The personal account information including emails and phone numbers of 6m Facebook users were exposed by a security bug, the social network admitted last night.
The bug was discovered through a White Hat programme that Facebook uses, involving external hackers, to test its own security. This involves ethical hackers or White Hats attacking the network to discover weaknesses.
“We recently received a report to our White Hat program regarding a bug that may have allowed some of a person’s contact information (email or phone number) to be accessed by people who either had some contact information about that person or some connection to them,” Facebook security said in a post last night.
“Describing what caused the bug can get pretty technical, but we want to explain how it happened. When people upload their contact lists or address books to Facebook, we try to match that data with the contact information of other people on Facebook in order to generate friend recommendations. For example, we don’t want to recommend that people invite contacts to join Facebook if those contacts are already on Facebook; instead, we want to recommend that they invite those contacts to be their friends on Facebook.
“Because of the bug, some of the information used to make friend recommendations and reduce the number of invitations we send was inadvertently stored in association with people’s contact information as part of their account on Facebook.
“As a result, if a person went to download an archive of their Facebook account through our Download Your Information (DYI) tool, they may have been provided with additional email addresses or telephone numbers for their contacts or people with whom they have some connection. This contact information was provided by other people on Facebook and was not necessarily accurate, but was inadvertently included with the contacts of the person using the DYI tool.”
The security team said that once the bug was discovered it immediately disabled the DYI tool to fix the problem and once satisfied they switched it back on.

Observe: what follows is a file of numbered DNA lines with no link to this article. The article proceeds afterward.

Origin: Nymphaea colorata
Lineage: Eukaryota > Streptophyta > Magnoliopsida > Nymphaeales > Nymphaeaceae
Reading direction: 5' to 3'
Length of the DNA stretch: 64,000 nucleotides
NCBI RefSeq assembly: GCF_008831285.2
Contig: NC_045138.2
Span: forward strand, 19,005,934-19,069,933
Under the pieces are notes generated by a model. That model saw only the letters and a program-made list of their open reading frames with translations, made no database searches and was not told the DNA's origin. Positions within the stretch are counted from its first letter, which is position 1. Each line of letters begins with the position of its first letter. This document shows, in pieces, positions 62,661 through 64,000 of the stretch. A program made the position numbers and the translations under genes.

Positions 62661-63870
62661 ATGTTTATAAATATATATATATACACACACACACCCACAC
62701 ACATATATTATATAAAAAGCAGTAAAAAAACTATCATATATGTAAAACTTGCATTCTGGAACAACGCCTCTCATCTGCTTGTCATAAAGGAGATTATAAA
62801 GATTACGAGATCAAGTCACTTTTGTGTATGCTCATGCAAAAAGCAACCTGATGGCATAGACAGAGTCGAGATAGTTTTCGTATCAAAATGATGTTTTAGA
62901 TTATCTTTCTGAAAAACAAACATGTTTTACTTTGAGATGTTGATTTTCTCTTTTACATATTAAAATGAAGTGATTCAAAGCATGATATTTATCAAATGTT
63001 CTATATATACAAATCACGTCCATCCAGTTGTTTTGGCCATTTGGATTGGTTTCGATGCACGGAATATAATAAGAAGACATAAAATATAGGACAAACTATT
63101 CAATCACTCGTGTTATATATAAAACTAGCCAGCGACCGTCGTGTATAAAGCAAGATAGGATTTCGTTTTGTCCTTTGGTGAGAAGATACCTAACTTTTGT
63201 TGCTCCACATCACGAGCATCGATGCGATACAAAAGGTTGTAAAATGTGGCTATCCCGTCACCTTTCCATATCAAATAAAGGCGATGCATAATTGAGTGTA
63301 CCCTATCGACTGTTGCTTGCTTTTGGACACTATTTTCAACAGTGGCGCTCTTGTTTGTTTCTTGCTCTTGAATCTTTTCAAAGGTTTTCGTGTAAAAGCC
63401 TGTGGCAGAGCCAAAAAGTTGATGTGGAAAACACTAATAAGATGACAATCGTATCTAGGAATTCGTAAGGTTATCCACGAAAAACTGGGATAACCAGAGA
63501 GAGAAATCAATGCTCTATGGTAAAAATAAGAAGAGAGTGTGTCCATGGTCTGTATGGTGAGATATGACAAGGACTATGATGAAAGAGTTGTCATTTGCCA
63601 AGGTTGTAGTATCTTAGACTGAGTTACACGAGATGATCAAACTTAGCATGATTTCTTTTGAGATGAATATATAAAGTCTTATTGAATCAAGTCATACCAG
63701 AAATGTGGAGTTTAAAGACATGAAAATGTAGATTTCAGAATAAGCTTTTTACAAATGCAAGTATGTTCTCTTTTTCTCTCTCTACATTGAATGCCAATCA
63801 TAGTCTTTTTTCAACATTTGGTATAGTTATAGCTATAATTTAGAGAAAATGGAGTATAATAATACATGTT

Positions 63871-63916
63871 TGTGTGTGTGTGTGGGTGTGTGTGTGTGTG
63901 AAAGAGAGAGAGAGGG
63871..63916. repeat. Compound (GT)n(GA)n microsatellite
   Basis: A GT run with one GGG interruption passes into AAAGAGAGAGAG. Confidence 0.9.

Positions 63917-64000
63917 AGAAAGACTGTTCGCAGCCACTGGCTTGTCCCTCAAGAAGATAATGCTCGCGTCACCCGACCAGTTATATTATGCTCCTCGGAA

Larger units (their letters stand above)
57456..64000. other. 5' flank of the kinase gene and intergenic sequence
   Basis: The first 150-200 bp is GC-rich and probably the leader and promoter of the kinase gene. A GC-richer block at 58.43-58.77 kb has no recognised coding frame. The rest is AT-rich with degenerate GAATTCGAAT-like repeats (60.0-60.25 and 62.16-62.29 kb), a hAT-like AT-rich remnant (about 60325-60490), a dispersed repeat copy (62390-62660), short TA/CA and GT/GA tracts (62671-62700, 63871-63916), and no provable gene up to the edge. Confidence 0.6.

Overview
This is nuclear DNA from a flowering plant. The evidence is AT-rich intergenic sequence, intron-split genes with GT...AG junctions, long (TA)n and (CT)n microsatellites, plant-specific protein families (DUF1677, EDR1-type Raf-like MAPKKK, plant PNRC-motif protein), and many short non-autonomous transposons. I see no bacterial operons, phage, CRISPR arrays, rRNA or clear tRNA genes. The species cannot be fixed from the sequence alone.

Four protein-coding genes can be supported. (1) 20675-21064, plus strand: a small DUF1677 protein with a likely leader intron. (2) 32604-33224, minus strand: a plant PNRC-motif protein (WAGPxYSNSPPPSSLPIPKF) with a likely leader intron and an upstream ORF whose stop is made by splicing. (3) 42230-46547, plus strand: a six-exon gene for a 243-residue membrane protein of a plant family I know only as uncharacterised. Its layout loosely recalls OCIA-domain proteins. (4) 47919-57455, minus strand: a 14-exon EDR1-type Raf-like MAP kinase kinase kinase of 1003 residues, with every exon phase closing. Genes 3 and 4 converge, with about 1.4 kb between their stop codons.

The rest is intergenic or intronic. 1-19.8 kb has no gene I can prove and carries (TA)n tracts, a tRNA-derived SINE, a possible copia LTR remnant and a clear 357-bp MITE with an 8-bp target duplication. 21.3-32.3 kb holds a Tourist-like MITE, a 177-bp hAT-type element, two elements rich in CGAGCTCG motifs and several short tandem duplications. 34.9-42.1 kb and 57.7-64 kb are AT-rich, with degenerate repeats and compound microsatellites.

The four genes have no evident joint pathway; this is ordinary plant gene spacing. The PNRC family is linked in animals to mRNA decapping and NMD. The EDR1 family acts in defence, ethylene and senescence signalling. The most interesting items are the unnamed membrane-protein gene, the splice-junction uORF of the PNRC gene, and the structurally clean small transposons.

User data did not fall into the wrong hands, Facebook says
“We’ve concluded that approximately 6 million Facebook users had email addresses or telephone numbers shared,” the security team said. “There were other email addresses or telephone numbers included in the downloads, but they were not connected to any Facebook users or even names of individuals.
“For almost all of the email addresses or telephone numbers impacted, each individual email address or telephone number was only included in a download once or twice. This means, in almost all cases, an email address or telephone number was only exposed to one person. Additionally, no other types of personal or financial information were included and only people on Facebook – not developers or advertisers – have access to the DYI tool.
“We currently have no evidence that this bug has been exploited maliciously and we have not received complaints from users or seen anomalous behavior on the tool or site to suggest wrong doing. Although the practical impact of this bug is likely to be minimal since any email address or phone number that was shared was shared with people who already had some of that contact information anyway, or who had some connection to one another, it’s still something we’re upset and embarrassed by, and we’ll work doubly hard to make sure nothing like this happens again.
“Your trust is the most important asset we have, and we are committed to improving our safety procedures and keeping your information safe and secure. We have already notified our regulators in the US, Canada and Europe, and we are in the process of notifying affected users via email,” Facebook said.
Social network image via Shutterstock